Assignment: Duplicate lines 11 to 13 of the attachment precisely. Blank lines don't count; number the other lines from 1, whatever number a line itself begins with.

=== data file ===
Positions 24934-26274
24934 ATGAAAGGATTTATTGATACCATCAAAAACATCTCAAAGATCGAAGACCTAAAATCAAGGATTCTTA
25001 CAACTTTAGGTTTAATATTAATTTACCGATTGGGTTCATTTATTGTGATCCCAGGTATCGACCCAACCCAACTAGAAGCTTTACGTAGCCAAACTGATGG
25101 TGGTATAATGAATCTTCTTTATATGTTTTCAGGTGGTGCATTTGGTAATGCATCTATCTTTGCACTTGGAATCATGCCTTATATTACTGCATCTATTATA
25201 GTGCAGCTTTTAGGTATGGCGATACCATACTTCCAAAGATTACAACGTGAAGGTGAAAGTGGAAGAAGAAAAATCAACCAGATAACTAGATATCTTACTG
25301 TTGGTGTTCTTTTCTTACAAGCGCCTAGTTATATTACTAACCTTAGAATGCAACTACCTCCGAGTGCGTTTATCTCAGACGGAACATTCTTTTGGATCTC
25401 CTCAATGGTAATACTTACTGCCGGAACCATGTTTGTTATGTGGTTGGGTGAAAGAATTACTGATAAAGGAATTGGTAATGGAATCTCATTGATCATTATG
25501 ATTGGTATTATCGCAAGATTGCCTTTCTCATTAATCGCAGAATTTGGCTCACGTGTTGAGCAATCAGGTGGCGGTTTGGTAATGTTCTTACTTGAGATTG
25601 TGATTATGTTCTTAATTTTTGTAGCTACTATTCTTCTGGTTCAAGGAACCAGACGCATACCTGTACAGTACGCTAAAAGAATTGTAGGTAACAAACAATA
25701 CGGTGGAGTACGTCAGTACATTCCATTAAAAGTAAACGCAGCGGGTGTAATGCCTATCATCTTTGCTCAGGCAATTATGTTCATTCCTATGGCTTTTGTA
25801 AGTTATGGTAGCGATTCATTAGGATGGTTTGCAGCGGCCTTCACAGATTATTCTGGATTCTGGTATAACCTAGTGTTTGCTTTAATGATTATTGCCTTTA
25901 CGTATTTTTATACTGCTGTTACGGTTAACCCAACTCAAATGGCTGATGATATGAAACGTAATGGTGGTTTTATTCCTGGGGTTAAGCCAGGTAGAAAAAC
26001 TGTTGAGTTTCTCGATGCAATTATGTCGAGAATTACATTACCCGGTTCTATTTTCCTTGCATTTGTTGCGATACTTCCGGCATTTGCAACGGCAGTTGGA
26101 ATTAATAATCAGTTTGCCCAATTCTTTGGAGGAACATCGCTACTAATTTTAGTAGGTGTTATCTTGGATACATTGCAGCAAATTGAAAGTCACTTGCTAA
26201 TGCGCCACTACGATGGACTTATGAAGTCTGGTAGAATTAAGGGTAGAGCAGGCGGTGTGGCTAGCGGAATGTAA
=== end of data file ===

25801 AGTTATGGTAGCGATTCATTAGGATGGTTTGCAGCGGCCTTCACAGATTATTCTGGATTCTGGTATAACCTAGTGTTTGCTTTAATGATTATTGCCTTTA
25901 CGTATTTTTATACTGCTGTTACGGTTAACCCAACTCAAATGGCTGATGATATGAAACGTAATGGTGGTTTTATTCCTGGGGTTAAGCCAGGTAGAAAAAC
26001 TGTTGAGTTTCTCGATGCAATTATGTCGAGAATTACATTACCCGGTTCTATTTTCCTTGCATTTGTTGCGATACTTCCGGCATTTGCAACGGCAGTTGGA